The National Guard is expected to bring in heavy equipment to help Fort Plain get a former railroad bridge away from the Otsquago Creek before it falls, creates a dam and re-floods the village.
As that bridge teetered, officials late Monday shut down Clinton Avenue after engineers determined that the creek undermined the roughly $200,000 post-Irene slope-rebuilding project completed just last month.
Drainage pipes and what appear to be plastic sheeting are exposed on the lower portion of the slope where roughly 300 feet of the roadway dropped into the creek back in 2011.
“The bottom’s giving out,” Mayor Guy Barton said Tuesday.
Repairs for the road are now being planned.
Fort Plain’s difficulties following last week’s storms are just one example of the numerous issues in 23 counties where the state Department of Environmental Conservation will be issuing permits for emergency work.
“This action by the state will streamline the recovery process, allowing communities that have been flooded to respond and rebuild quickly without having to wade through unnecessary red tape,” Gov. Andrew Cuomo said in a news release Tuesday.
Communities in a large swath of the state are facing damage to homes and other property as well as to public infrastructure.
There’s also the need to make repairs to creeks, remove debris and stabilize bridges, according to the governor’s office.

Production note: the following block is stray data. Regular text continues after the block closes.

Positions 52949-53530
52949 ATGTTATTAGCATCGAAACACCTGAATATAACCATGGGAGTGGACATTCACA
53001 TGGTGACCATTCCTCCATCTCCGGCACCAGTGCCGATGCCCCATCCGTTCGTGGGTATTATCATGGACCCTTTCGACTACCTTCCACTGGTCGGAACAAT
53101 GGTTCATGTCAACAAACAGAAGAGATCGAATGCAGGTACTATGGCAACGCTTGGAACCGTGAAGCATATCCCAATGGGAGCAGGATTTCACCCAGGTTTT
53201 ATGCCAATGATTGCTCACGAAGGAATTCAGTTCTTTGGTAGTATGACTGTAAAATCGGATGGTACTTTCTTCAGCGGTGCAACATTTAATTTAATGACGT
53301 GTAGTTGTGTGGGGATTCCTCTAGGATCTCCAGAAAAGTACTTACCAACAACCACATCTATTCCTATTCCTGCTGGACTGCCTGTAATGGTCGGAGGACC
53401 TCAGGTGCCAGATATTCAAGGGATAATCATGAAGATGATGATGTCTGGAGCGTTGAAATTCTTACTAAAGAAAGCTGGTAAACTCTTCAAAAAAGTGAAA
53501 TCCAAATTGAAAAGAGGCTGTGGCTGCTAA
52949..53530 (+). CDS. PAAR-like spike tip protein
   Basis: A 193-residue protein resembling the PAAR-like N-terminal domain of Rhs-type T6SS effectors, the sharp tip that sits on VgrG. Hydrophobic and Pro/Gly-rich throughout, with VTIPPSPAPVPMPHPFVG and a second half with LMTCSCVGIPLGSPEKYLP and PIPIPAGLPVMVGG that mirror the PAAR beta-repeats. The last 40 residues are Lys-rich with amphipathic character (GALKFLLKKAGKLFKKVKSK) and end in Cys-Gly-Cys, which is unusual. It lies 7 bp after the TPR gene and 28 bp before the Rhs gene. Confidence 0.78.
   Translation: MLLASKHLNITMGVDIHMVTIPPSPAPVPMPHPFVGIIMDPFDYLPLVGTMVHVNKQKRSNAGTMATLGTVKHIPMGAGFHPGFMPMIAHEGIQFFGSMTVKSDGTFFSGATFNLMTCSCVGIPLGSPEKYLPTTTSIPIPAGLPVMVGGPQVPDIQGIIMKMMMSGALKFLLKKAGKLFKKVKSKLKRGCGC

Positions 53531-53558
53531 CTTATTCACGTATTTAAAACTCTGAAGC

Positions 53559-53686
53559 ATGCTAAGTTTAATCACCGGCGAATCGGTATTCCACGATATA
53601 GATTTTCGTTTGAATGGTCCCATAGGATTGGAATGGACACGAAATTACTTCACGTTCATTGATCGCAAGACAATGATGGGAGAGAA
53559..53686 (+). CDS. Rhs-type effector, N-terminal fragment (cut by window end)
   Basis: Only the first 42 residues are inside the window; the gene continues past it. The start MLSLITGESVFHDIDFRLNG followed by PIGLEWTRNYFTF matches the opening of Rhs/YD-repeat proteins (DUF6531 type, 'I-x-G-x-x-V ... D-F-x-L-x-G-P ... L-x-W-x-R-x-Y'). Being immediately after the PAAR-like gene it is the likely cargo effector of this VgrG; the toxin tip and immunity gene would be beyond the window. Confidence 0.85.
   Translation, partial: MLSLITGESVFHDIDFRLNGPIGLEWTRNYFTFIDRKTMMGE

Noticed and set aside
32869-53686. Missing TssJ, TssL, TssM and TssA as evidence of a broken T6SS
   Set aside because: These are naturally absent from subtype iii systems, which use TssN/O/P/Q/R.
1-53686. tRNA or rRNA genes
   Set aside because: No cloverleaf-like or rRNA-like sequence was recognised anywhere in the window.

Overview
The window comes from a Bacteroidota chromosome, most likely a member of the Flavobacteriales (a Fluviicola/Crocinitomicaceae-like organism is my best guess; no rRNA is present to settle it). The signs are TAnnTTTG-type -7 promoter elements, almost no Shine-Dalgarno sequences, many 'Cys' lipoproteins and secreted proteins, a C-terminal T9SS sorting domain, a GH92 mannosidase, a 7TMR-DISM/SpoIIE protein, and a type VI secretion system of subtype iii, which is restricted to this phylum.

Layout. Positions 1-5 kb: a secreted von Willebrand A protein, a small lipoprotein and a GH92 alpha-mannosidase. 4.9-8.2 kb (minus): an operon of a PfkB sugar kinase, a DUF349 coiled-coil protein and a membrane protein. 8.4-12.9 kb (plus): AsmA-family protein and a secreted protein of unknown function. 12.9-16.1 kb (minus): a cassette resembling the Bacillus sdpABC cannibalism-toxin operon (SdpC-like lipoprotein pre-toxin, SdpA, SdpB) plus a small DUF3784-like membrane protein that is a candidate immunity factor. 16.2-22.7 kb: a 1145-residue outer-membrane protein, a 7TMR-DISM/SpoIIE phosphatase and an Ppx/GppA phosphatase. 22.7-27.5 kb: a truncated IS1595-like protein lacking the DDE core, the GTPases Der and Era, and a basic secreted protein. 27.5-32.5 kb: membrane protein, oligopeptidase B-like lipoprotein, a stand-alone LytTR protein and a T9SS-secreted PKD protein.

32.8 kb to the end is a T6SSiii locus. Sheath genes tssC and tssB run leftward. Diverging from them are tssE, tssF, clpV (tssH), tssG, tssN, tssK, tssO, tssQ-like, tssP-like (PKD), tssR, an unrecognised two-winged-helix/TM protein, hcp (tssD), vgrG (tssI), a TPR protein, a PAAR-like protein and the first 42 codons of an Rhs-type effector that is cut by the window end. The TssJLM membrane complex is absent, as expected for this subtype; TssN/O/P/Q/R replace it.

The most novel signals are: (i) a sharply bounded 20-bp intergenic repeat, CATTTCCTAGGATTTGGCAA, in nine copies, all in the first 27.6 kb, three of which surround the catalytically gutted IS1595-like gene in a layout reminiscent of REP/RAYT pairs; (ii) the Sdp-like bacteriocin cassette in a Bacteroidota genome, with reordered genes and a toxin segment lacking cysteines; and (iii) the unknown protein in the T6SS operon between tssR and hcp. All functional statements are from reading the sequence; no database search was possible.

Sections of 32 roadways remained closed statewide on Tuesday, including four in Montgomery County.
These include Abbott Street, which is being periodically closed and re-opened as work continues, as well as Route 80 from Fort Plain south to Pumpkin Hook Road in Otsego County, according to the state.
Route 5S and Route 80 are closed at Main Street in the village.
Route 5 between Palatine Bridge and Fonda — unaffected by the rain — remains closed because of last week’s freight train wreck.
Several bridges are closed, including the Route 80 bridge in the town of Minden and Fort Plain.
Power remained out for 248 customers in the village, 101 had meters turned back on and another 121 buildings were reported as condemned or needing more work, according to the governor’s office.
Roughly 125 people fled to the Harry Hoag Elementary School Monday night after an evacuation due to heavy rainfall and concerns that either the canalway bridge, Clinton Avenue or both could fall and block the creek’s path.
Forecasts for more rain Tuesday night punctuated the need to make repairs as soon as possible, making a difficult situation even worse, Barton said.
“It makes it very discouraging. We’re crawling out of a hole trying to be successful … we’re trying to work ourselves out of a hole, and we’ll probably get zonked again,” he said Tuesday.
He said work was progressing before the new evacuation and it was frustrating to have to pull the bulldozers out of the creek.
Barton said he met with National Guard brass Monday evening and it’s his understanding that they will be returning with bulldozers and other equipment to cut the old railway bridge in pieces and pull it out of the creek.
He said Cuomo gave him a call on Tuesday morning to offer re-assurances and help.
Barton said he doesn’t plan on heading for high ground if the creek floods again.
“When the ship goes down, I’m going with it. I’m responsible for the ship that’s floating, and I’ve got to keep the people going,” he said.
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